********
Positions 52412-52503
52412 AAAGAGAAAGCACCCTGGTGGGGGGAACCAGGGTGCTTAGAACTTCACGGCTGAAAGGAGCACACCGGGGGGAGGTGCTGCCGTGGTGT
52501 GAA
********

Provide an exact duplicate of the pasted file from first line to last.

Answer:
Positions 52412-52503
52412 AAAGAGAAAGCACCCTGGTGGGGGGAACCAGGGTGCTTAGAACTTCACGGCTGAAAGGAGCACACCGGGGGGAGGTGCTGCCGTGGTGT
52501 GAA